Uveitis is a group of diseases that mainly cause the inflammation and irritation of the uvea. The uvea is the middle part of the eyeball with many eye-nourishing blood vessels. Uveitis can also cause inflammation in the retina, optic nerve, lens and vitreous.
The disease can affect anyone at any age but is more prevalent among individuals between the ages of 20 and 60. It may be acute (lasts a short while) or chronic (lasts a while). Uveitis can cause damage to eye tissue. The damage may lead to permanent loss of vision.
Also Known As
- Pars planitis
- Anterior uveitis - Part of the uvea at the front of the eye swells. This type begins abruptly and can last up to eight weeks. It is the most common type affecting mostly young and middle age individuals. Anterior uveitis can occur even among people with good health. It also occurs in both eyes. It is associated with other conditions such as gastrointestinal, skin, rheumatologic, lungs and infectious diseases.
- Intermediate uveitis - The uvea in the centre of the eye gets inflamed. It affects the vitreous. The condition oscillates between getting better and worsening. The symptoms can stay for upto a week or last for years. The disease is mostly found in young adults. It also linked to disorders like multiple sclerosis and sarcoidosis.
- Posterior uveitis - The swelling affects the back of the eye. The disease involves the retina and the choroid. It can develop slowly and last many years. Posterior uveitis is not as popular as the others.
- Panuveitis uveitis - It describes a situation where all the above three types of uveitis are inflamed. One popular form of panuveitis is Behcet's disease which can significantly damage the retina.
Causes and Risk Factors
It is not clear what the exact cause of uveitis is. However, the following are some possible reasons:
- Toxins that may penetrate the eye
- Cancer that affects the eye, such as lymphoma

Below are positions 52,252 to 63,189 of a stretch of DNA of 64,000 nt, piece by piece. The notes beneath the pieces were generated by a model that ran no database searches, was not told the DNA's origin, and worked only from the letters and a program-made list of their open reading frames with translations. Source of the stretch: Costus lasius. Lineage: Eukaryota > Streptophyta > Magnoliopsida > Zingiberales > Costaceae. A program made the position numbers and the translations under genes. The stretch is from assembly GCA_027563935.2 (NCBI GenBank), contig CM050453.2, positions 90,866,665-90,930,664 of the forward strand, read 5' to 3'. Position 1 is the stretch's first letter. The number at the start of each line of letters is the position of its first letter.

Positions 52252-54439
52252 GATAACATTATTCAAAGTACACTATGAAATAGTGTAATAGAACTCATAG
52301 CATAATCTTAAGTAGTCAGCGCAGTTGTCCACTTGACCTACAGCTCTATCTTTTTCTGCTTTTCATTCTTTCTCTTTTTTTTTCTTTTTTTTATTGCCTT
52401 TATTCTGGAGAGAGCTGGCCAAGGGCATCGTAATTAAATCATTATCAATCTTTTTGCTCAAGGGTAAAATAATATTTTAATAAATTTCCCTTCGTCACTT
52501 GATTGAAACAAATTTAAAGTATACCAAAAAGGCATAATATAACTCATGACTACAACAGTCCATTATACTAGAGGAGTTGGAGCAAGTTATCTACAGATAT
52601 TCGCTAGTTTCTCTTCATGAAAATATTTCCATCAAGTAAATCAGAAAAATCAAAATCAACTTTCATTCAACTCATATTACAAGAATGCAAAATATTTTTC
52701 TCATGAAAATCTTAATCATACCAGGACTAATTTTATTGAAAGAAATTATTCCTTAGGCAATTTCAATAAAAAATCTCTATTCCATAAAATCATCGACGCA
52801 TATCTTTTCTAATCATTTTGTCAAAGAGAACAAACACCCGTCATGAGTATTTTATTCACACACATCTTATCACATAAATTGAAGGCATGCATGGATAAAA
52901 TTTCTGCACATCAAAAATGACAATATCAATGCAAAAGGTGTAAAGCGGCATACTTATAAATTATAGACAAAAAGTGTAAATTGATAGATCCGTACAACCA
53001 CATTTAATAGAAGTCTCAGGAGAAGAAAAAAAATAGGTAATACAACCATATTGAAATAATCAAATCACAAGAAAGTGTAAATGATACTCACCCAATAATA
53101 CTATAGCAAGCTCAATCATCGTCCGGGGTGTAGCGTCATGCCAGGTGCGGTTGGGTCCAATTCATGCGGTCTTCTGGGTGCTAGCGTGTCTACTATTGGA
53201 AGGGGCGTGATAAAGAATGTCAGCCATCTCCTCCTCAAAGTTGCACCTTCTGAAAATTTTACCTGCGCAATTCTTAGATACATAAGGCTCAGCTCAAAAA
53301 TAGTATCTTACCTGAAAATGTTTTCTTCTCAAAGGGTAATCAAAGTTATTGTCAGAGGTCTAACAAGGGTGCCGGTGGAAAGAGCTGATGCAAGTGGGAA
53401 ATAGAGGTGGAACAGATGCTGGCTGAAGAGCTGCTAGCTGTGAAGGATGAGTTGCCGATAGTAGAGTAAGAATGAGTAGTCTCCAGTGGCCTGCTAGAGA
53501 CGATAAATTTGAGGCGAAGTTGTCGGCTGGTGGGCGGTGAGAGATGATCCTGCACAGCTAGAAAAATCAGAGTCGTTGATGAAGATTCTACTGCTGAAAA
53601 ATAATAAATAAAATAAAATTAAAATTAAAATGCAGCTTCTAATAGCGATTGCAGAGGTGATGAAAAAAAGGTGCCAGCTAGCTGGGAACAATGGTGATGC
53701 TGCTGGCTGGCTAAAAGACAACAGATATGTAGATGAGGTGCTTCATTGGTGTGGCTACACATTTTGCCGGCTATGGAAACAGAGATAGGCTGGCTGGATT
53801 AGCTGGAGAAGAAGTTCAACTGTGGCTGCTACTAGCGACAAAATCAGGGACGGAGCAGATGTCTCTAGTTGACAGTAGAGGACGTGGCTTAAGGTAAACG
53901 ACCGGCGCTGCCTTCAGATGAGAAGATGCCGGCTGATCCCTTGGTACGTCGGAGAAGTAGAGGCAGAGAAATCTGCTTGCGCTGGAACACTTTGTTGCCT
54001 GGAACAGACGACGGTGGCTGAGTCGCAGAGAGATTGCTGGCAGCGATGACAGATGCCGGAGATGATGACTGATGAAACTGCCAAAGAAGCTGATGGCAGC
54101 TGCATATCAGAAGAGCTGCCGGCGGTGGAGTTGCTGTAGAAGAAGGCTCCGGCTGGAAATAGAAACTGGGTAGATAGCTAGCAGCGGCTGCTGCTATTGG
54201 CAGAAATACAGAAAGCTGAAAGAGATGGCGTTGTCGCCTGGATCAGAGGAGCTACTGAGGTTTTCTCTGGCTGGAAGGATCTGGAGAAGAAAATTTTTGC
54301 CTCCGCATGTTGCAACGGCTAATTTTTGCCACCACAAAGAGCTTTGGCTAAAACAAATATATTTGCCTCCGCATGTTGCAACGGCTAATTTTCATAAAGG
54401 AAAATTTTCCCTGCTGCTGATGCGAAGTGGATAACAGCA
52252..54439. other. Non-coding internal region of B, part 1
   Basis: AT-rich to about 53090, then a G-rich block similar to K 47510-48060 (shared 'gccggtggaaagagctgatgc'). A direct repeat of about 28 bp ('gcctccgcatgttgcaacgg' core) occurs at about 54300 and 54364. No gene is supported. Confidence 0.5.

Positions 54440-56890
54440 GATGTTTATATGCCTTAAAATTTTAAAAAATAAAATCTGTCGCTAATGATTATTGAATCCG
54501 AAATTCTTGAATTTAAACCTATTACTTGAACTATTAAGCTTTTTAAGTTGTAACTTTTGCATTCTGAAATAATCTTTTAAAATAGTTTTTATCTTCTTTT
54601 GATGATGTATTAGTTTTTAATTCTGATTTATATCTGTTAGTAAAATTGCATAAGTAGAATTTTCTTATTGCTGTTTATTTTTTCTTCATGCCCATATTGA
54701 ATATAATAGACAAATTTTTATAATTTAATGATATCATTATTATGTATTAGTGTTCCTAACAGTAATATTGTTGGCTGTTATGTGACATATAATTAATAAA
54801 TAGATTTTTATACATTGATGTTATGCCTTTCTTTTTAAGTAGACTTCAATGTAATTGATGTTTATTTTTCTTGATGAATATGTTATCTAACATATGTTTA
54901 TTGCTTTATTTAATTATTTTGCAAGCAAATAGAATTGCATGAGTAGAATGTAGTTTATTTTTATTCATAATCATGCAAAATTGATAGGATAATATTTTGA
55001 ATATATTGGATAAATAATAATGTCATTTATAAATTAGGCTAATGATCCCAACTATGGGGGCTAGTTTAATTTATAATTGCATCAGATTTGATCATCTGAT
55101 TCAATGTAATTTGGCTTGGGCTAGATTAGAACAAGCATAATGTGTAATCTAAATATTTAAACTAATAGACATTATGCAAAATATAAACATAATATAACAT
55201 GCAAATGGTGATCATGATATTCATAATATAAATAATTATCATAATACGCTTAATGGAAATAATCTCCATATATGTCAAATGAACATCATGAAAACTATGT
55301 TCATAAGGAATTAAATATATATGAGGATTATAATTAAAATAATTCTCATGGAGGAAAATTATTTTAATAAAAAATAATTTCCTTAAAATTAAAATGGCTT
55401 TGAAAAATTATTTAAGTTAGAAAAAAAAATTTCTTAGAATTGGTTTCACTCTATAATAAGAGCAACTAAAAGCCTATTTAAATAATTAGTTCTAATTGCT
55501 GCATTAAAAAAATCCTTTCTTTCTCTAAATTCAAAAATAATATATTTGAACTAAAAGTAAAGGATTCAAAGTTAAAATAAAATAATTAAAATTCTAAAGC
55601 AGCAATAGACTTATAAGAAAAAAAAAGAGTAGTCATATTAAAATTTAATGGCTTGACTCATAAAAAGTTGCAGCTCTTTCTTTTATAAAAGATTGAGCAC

- An autoimmune disorder such as sarcoidosis or ankylosing spondylitis
- Trauma to the eye - Trauma may be caused by a blunt object, bruises, surgery and so on
- Inflammatory diseases - They include lupus, rheumatoid arthritis or inflammatory bowel disease
- Certain infections- These infections include herpes simplex virus, AIDS, shingles virus and Lyme disease. Parasites like toxoplasmosis are also a suspected cause
Risk factors may include people with particular genes. Smoking of cigars, cigarettes and pipes is also a risk factor.
Signs & Symptoms
Symptoms of uveitis may include:
- Blurry vision
- Decreased vision
- Redness in the eye
- Sensitivity to bright light
- Suddenly spotting floaters - Specks moving in one’s field of vision
- There may be pain in the eye or none depending on the type. For example, intermediate uveitis is not associated with pain
The following tests will help to diagnose uveitis:
- Blood or skin tests
- Imaging tests such as X-rays
- Examining fluids from the eye
- A visual acuity test to assess how well one can read from a distant chart
- A tonometer that measures the eye pressure after numbing the eye with drops
- A physical body examination since uveitis may be connected to other diseases
- A central nervous system evaluation to determine if the individual has multiple sclerosis
- A slit-lamp examination together with the use of a dye called fluorescein to evaluate the retinal blood flow
- A medical history where the eye care professional will inquire other health issues one may be having
- A funduscopic exam where the professional will use an ophthalmoscope to check the back of the eye after dilating the eye using eye drops
Treatment of uveitis aims to reduce the inflammation, relieve pain, prevent further damage to the tissue and restore vision.
Treating uveitis promptly prevents the development of lasting problems. The eye doctor often works with a rheumatologist to help treat uveitis. Treatment also depends on the type of uveitis.
Anterior uveitis is treated using corticosteroid eye drops to help dilate the eye and reduce pain and inflammation. It can also be treated with dark glasses.
The doctor can treat the other conditions with injections around the eye or oral immunosuppressive agents. These are particularly effective if the disease affects both eyes.
The doctor may prescribe antibiotics, antiviral medications or other medicines to treat infections associated with uveitis.
Intermediate, posterior and panuveitis can benefit from time-released capsules. A surgeon implants them in the eye. The implanted capsule will slowly release steroid drugs into the eye for about three years.
Vitrectomy may help remove some of the vitreous in the eye.
With prompt treatment, most cases of anterior uveitis resolve in a few days to a few weeks.
Severe forms of uveitis which include intermediate, posterior and panuveitis have a high likelihood of recurring. They can lead to blindness even with treatment.
Using steroids for long may produce side effects like the thinning of bones, weight gain, diabetes, cardiovascular disease, fluid retention and Cushing’s syndrome.
Some of the drugs used to treat uveitis may increase the risk of cancer.
Other complications may include retinal detachment, retinal edema, cataracts, irregular pupils and glaucoma.
Treating systemic infections or diseases may prevent uveitis from developing.